Monday 13 May 2013

Itching Dogs

Lately, my Seeing Eye dog, zora, has been very itchy. I give her Sentinel and Advantage once a month, so fleas shouldn’t be the culprit. I’ve heard from other people, that their dog is also scratching a lot. I asked the Vet from Seeing Eye Dogs Australia, for advice on how to fix the problem. She recommended the following: 1) Bath your dog about once a week, using QV Wash instead of shampoo. As this product is actually targeted at people, you can find it in most chemists. QV wash, however, is also beneficial to dogs displaying itchiness or flaking skin, as it doesn’t contain any soap, which can contribute to increased itchiness and dry coat. There are a few varieties of QV, but the vet recommends using QV Wash and Intensive Moisturizing QV Wash for best results. 2) Give your dog daily doses of Fish Oil and EPO (Evening Primrose Oil). While these products are used as traditional supplements for people, they are also safe for dogs. EPO has many benefits, but in this case, it is quite effective in managing skin issues. Fish Oil contains Omega-3 fatty acids, which, for dogs, provides anti-inflammatory effects and can help relieve itching due to atopic dermatitis, an allergy-related skin condition. According to a dermatology specialist, it is best to use BOTH Fish Oil and EPO for allergies/itchiness, rather than just one toe or the other. She recommends the following dosage per weight of dog: • Evening Primrose Oil: 1g per 10kg of dog • Fish Oil: 1g per 3 kg of dog For the average dog this would mean around 8 or so fish oil capsules per day and 4 or so EPO caps. However, to cut down on the number of fish oil capsules there is a brand that makes 2000mg fish oil caps which would half the number of capsules given per day. For example: if your dog weighs 26kg, you’d give him/her two 2000mg fish oil caps in the AM and two of the same at night; with the 1000mg EPO caps you’d give him/her two in AM and two PM. You could drop them in their food bowl, add a bit of water then swish around. Most Labs will eat the capsules in their food bowl without question. 3) The Antihistamine Telecast is another product that can assist in managing seasonal allergies and itchiness. It’s important to note that other antihistamines are not created equal. Telefast can be found over-the-counter at most chemists. While it is safe for dogs, to get the best benefit it must be given in high doses - 16mg per 1kg of dog. For example, an average 28kg dog: Multiply 28 X 16 = 448; divide that by 180 (mg per 1 tablet) and that gets you to roughly 2.5 tablets in 24hr period. Telefast is safe for regular use. If your dog is really itchy, especially at seasonal times, then using Telefast or its generic version might give additional relief. I’ve been following these steps and, to my relief, have found that Zora’s skin is improving. My Seeing-eye dog is like my child. I want to do everything I can to ensure she is healthy, happy and safe.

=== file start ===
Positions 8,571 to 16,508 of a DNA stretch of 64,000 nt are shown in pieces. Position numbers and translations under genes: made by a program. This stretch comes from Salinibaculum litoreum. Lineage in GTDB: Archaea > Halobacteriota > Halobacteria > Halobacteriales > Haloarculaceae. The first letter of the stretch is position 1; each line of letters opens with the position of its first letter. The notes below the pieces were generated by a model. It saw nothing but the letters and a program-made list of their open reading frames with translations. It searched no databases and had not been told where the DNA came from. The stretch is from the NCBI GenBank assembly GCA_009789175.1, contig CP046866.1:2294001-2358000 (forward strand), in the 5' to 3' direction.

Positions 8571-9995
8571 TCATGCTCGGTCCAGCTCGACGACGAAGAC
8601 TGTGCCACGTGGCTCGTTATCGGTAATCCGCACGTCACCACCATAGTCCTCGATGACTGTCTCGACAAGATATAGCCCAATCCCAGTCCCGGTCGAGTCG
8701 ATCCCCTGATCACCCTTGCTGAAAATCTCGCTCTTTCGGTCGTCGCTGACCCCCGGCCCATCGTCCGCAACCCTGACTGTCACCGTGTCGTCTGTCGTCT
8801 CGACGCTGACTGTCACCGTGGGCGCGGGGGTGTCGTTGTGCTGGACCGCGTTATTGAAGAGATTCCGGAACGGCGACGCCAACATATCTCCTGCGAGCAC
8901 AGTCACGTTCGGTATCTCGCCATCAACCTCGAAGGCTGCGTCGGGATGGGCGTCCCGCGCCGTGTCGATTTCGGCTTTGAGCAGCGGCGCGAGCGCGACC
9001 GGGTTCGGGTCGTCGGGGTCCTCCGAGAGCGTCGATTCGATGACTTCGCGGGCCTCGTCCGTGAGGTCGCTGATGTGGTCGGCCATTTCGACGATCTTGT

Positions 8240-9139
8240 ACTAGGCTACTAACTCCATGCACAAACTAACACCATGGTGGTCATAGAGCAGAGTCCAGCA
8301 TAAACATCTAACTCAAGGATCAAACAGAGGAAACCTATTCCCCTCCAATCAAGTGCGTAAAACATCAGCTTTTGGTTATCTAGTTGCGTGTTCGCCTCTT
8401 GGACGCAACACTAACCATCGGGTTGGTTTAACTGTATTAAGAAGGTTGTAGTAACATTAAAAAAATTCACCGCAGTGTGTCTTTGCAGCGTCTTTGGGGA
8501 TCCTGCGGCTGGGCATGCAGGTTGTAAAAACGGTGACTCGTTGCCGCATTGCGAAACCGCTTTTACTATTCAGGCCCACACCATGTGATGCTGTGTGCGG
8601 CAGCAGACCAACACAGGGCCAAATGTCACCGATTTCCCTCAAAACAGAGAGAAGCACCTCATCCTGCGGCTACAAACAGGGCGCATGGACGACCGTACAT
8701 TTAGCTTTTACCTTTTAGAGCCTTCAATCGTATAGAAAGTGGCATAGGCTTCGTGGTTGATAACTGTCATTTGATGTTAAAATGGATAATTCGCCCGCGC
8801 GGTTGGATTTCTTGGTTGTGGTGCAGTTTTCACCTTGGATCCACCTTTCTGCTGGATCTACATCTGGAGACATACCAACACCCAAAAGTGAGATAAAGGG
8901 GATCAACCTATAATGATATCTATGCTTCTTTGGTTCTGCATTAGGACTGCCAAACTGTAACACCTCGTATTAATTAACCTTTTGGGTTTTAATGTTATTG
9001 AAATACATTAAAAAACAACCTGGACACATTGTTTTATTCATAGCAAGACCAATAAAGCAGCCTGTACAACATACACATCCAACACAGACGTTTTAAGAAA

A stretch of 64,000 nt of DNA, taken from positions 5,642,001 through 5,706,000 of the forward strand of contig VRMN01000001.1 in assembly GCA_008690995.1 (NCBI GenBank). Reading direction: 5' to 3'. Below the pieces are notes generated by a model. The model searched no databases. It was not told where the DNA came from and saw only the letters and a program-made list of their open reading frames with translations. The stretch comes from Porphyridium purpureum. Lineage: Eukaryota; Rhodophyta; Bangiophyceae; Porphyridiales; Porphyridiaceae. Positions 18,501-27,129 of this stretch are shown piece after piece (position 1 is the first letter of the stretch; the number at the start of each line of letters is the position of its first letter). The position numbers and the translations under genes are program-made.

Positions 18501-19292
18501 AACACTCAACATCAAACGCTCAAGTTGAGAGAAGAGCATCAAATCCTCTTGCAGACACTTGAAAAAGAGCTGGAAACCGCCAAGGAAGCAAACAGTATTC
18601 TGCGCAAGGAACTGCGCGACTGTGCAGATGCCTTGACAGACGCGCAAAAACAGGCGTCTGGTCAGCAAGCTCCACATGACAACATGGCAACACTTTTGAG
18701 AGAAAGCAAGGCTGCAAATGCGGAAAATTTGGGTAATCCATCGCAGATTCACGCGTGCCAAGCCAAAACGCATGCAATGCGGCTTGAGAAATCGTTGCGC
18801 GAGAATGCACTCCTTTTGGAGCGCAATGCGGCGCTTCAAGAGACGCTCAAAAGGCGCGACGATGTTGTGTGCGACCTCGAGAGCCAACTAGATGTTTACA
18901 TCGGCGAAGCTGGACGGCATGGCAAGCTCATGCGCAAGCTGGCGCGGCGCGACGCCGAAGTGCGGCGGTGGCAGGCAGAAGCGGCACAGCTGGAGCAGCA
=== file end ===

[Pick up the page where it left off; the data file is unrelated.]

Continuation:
Saturday 4 May 2013

Zora's Explorers